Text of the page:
Report: Grid investments not ready for renewable surge

Source: By Christian Vasquez, E&E News reporter • Posted: Tuesday, October 27, 2020

Governments worldwide are failing to invest enough in their power grids to keep up with the clean energy transition, according to a report released this morning by the International Energy Agency.

The Paris-based agency’s “Power Systems in Transition” report calls for a more comprehensive and flexible approach to keep the lights on as the electric sector undergoes “its most dramatic transformation since its creation” over a century ago.

The report cites structural upheaval brought by the rapid shift to renewable energy resources like solar and wind, the increasing number of digital technologies exposing the industry to cybersecurity risks, and the impacts of climate change.

“Emerging trends in the electricity sector — namely the energy transition, cyber threats and climate change — will require a rethinking of traditional frameworks for ensuring electricity security,” IEA said, concluding that existing approaches “will not be sufficient in the face of these changes.”

IEA is set to unveil the report at a global energy conference in Singapore. The agency touts the report as the first to consider how climate change, cybersecurity risks and the energy transition work together.

“The challenge for governments and utilities is to update policies, regulations and market designs to ensure that power systems remain secure throughout clean energy transitions,” IEA said.

To meet the increase in electricity production from wind and solar, governments will need to invest more into grid networks and flexible resources such as demand response and battery storage, IEA said. According to the group’s “sustainable development” scenario, renewables could account for 45% of total generation by 2040 (Energywire, Oct. 13).

“Current investment trends do not support such requirements and will need to be upgraded accordingly, sooner rather than later,” IEA said, adding that the COVID-19 pandemic has exacerbated funding problems.

IEA pointed to the recent blackouts in California caused by a record-setting heat wave and a lack of sufficient planning around solar energy (Energywire, Aug. 18). However, the agency noted that “experience in a number of countries has shown that variable renewables can be reliably integrated in power systems.”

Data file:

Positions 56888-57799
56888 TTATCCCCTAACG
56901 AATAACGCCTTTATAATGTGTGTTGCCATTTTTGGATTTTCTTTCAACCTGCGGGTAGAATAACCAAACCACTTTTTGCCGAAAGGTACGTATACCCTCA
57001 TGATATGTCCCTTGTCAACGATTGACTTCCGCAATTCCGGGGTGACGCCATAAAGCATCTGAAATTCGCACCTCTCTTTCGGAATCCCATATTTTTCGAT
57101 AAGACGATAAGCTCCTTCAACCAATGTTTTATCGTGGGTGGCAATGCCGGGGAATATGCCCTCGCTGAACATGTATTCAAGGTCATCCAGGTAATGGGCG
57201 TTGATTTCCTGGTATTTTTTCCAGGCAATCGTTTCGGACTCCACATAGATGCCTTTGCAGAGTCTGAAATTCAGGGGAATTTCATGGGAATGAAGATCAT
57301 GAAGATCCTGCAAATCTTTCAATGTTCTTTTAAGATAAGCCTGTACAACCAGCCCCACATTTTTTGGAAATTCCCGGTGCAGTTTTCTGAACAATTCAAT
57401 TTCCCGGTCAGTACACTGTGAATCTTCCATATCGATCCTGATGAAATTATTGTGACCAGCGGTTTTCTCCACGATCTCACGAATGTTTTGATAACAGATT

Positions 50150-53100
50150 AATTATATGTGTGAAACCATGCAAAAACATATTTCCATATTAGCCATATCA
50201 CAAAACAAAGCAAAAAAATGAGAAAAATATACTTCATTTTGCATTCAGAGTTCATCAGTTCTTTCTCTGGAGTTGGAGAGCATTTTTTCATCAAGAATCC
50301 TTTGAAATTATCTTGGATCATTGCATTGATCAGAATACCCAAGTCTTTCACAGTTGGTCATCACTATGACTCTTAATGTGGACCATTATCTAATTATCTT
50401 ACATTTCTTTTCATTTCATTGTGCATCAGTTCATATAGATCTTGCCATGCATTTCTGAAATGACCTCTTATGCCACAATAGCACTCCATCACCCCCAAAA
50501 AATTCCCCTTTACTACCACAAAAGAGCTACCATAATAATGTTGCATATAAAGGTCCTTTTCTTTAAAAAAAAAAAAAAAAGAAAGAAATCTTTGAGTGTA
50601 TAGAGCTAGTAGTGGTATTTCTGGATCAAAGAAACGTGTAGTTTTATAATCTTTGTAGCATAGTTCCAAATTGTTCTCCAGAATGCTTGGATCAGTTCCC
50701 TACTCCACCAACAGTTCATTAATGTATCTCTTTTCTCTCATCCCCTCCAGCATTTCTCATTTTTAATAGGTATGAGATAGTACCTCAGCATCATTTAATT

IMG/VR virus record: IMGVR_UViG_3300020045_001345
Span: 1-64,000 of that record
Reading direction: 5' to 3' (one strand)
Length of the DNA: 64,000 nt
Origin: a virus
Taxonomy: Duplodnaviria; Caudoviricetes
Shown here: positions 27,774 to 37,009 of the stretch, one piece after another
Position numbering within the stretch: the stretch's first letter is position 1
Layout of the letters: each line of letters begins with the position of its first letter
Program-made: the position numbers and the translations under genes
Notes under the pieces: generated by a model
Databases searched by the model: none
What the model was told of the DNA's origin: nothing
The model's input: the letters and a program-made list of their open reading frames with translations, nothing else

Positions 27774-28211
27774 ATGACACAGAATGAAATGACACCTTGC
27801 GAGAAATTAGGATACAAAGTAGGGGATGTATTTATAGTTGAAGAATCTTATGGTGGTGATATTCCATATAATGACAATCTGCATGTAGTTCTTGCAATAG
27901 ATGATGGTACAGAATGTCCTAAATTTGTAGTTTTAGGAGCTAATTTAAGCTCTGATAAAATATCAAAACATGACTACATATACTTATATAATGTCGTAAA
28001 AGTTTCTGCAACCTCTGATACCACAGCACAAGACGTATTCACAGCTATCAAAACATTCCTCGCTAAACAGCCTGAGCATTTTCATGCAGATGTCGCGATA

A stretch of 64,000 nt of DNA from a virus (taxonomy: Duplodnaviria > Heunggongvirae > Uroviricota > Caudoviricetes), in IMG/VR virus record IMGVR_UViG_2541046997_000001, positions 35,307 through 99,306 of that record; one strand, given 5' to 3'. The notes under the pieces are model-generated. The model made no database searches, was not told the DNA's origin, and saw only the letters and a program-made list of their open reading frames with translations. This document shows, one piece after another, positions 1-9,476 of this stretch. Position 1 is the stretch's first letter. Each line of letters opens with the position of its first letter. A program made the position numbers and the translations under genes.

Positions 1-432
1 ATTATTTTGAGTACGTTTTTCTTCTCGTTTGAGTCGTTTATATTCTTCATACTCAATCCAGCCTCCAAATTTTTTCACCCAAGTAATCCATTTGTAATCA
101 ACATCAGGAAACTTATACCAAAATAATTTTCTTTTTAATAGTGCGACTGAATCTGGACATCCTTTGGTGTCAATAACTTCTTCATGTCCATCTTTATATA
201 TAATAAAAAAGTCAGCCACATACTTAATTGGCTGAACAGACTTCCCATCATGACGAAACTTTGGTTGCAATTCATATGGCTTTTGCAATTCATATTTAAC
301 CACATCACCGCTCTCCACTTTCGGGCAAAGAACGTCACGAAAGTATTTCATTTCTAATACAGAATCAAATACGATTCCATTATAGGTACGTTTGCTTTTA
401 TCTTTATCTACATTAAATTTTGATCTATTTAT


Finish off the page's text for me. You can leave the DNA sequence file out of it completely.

IEA said that “climate-driven disruption” can result in higher-than-normal losses for transmission and distribution networks, physically damage equipment or reduce the ability of different areas of the grid to transfer power to one another. That transfer capacity posed challenges for California this summer as grid operators were unable to import electricity from neighboring states grappling with the same, regionwide heat wave that strained available generation.

“In many countries the increasing frequency or intensity of extreme weather events such as heatwaves, wildfires, cyclones and floods are the dominant cause of large-scale outages,” IEA said.

Investments are sorely needed to make a “climate-resilient” grid, IEA said, especially as the benefits and costs of climate change are unevenly distributed.

“Policy makers need to fulfill a critical role in building resilient electricity systems by adopting effective policy measures that can prevent a potential ‘market failure,’ while collaborating with business,” IEA said.

‘Substantial’ cyberthreats

The growing number of distributed energy resources and internet-facing devices is another potential problem for energy security, IEA said. A blitz of Internet of Things devices, such as smart thermostats and meters, alongside “grid-edge” distributed technologies like electric vehicles and solar panels are giving hackers more places to attack.

Electric vehicle chargers have been an increasing concern for cybersecurity experts, particularly around medium- and heavy-duty vehicles, as they warn that the connectivity and high voltages mark a new access point for hackers to attack the grid (Energywire, June 17).

“With cyber threats already substantial and growing, it is imperative to strengthen cyber resilience measures and make them a central part of the planning and operation of power systems,” the IEA report said.

One example of increased connectivity is in California, where state regulators recently required that new solar and storage installations use smart inverters that can be connected remotely.

One of the major hurdles for the electric industry is scant or incomplete publicly available data on the hacking threat, IEA said. Some cyberattacks go unreported to regulators or authorities, and those that do may have different definitions of a “cyber incident,” the report said.

IEA described the nature of cyberthreats to power grids in stark terms.

“The threat of cyberattacks on electricity systems is substantial and growing. Threat actors are becoming increasingly sophisticated at carrying out attacks,” the agency said. “A successful cyberattack could trigger the loss of control over devices and processes, in turn causing physical damage and widespread service disruption.”